Mergers: When two companies are combined into one

Definition of a Merger

A merger is when two or more companies or entities are combined into one company or entity. This can be done through one of the companies acquiring the other through purchase or for them to pool their interests together.  In the case of mergers no new entity or company is formed.

UK Law

Mergers in the UK are governed by the Enterprise Act 2002 and will usually be investigated if the annual UK turnover of the enterprise which is being taken over exceeds £70 million or in the case that the merger creates a 25% share in a market for goods and services in the UK or a substantial part of it.

Under the Enterprise Act there is no statutory requirement to notify the relevant authorities when a merger takes place.

UK Investigating Authorities

Under UK Law the following authorities will investigate mergers which fulfil the above criteria:

  • Office of Fair Trading

  • Competition Commission

The Office of Fair Trading (OFT) is the body which will initially investigate the merger in the first instance and then makes a s competition on a particular market as a rivalry between two or more companies seeking to win the business of the end consumers, or consumers. Companies will thus compete against each other on price, quality of the product, technical development etc. If the two or more companies merging into the same entity serves to reduce this rivalry on the market then the quality of the product may diminish, the price may be kept high and technical development may slow down. If this were to be the case then there would be a substantial lessening of competition.

Course of Action

Following examination by the OFT one of the following courses of action will be undertaken:

  • Refer it to the Competition Commission for further investigation

  • Clear the merger

  • Clear the merger, subject to particular undertakings in lieu or reference to the Competition Commission.

Refer to the Competition Commission

If the OFT deems that a merger has resulted or will result in the substantial lessening of competition the Competition Commission will then investigate to further establish whether it has in fact resulted in a substantial lessening of competition. If this is the case then the Competition Commission will take such action it considers reasonable and practicable to address any adverse effects which may arise or have already arisen from the merger.

The Competition Commission is likely to take the following action:

  • Divestment – reduction of an asset or the sale of a business

  • The giving of undertakings which must be accepted for the merger to proceed

  • A prohibition on completing the merger

It is then the job of the OFT to ensure that the directions given by the Competition Commission are followed.

Clear the merger

If after investigation the OFT believes that the merger does not or will not have the effect of substantially lessening competition then the merger will be cleared and no action will be taken.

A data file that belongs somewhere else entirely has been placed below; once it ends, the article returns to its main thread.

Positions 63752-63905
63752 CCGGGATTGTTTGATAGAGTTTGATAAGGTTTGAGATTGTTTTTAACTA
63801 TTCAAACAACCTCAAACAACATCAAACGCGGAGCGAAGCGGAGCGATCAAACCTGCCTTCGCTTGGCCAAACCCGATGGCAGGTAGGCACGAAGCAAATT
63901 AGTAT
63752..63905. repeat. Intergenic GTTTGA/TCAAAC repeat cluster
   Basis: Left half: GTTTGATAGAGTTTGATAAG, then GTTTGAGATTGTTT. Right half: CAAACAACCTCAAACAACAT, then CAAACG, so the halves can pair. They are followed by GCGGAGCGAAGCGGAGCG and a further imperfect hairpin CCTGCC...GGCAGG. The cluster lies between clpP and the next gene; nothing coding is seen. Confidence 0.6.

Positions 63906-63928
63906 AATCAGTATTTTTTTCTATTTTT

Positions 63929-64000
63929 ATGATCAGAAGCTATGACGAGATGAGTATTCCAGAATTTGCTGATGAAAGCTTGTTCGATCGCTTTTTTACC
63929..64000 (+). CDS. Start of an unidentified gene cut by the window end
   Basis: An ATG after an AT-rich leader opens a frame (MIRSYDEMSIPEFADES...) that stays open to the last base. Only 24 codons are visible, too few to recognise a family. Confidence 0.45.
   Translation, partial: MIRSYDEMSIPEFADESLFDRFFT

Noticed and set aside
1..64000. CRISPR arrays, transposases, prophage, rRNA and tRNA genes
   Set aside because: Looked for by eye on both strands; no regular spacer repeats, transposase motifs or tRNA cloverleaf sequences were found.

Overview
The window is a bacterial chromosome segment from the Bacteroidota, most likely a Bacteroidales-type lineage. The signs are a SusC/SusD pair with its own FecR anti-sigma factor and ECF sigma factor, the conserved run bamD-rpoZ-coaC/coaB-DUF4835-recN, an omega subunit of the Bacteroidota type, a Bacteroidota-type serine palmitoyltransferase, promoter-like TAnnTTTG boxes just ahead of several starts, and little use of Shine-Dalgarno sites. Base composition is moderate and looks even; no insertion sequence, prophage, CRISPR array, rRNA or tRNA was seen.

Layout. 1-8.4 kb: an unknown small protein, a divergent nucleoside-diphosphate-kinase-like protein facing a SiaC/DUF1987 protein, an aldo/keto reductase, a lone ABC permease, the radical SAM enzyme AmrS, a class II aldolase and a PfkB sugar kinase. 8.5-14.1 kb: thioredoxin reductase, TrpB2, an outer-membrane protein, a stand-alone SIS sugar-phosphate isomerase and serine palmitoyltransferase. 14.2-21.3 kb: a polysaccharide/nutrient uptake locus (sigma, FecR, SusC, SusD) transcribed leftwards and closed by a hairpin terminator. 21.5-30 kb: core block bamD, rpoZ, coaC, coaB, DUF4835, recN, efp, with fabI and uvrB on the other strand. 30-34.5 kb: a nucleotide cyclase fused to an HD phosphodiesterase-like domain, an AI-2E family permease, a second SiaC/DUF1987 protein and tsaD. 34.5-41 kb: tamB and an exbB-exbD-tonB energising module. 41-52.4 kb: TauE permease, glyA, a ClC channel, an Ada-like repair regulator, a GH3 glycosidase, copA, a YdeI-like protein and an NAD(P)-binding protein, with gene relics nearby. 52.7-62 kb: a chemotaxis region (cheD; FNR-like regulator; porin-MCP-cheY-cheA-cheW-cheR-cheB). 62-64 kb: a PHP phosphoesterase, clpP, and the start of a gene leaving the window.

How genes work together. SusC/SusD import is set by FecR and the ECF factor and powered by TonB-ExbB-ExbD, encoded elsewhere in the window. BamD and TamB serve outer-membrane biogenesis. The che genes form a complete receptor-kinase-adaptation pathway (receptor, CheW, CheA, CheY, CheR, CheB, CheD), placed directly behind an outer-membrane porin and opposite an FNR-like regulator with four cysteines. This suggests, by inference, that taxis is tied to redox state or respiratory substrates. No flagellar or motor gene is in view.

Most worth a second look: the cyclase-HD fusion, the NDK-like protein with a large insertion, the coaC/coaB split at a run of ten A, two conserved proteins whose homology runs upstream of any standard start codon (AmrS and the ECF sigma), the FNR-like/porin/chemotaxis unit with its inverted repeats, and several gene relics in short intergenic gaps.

Clear subject to undertakings

In the case that the OFT does not believe that the merger requires referral to the Competition Commission but that certain aspects of it may lessen competition they will impose certain undertakings on the merger which must be followed by the companies involved. If these undertakings are not followed then the case will then be referred to the Competition Commission.

European Markets

As is the case with other areas of competition if the merger is simply concerned with UK companies and only affects competition on the UK market it will be dealt with by the UK authorities. However, if it affects competition on the European market it will be dealt with under the provisions of European Union Law.

EU Law

Mergers under EU Law are dealt with by the European Community Merger Regulation (ECMR) – Council Regulation 139/2004.

The criteria for investigation is similar than that under UK law as it is concerned with turnover, in this case both worldwide and European wide.

If the merger involves companies which have a worldwide turnover of Euro 5 Billion and where the aggregate community wide turnover of at least two of the companies involved is more than Euro 250 million then the European Commission will investigate the mergers.

The European Commission will take into account the views of the individual European Union Member States when investigating the mergers with the OFT rather than the Competition Commission providing the requisite views from the UK.

If my company is taking part in a merger should I be aware of the Legislation?

If the company which you own or are involved with has a UK, EU or worldwide turnover which corresponds to the above amounts then you should be very aware of the legislation. If that is the case you do not need to notify any of the investigating parties of the merger.

If you feel that a merger which your company or enterprise is involved in may fall foul of the legislation then you can undertake any of the three following courses of action:

  • Voluntary notification to the OFT to obtain clearance

  • Application under the statutory merger procedure to obtain clearance

  • Obtaining informal advice from the OFT.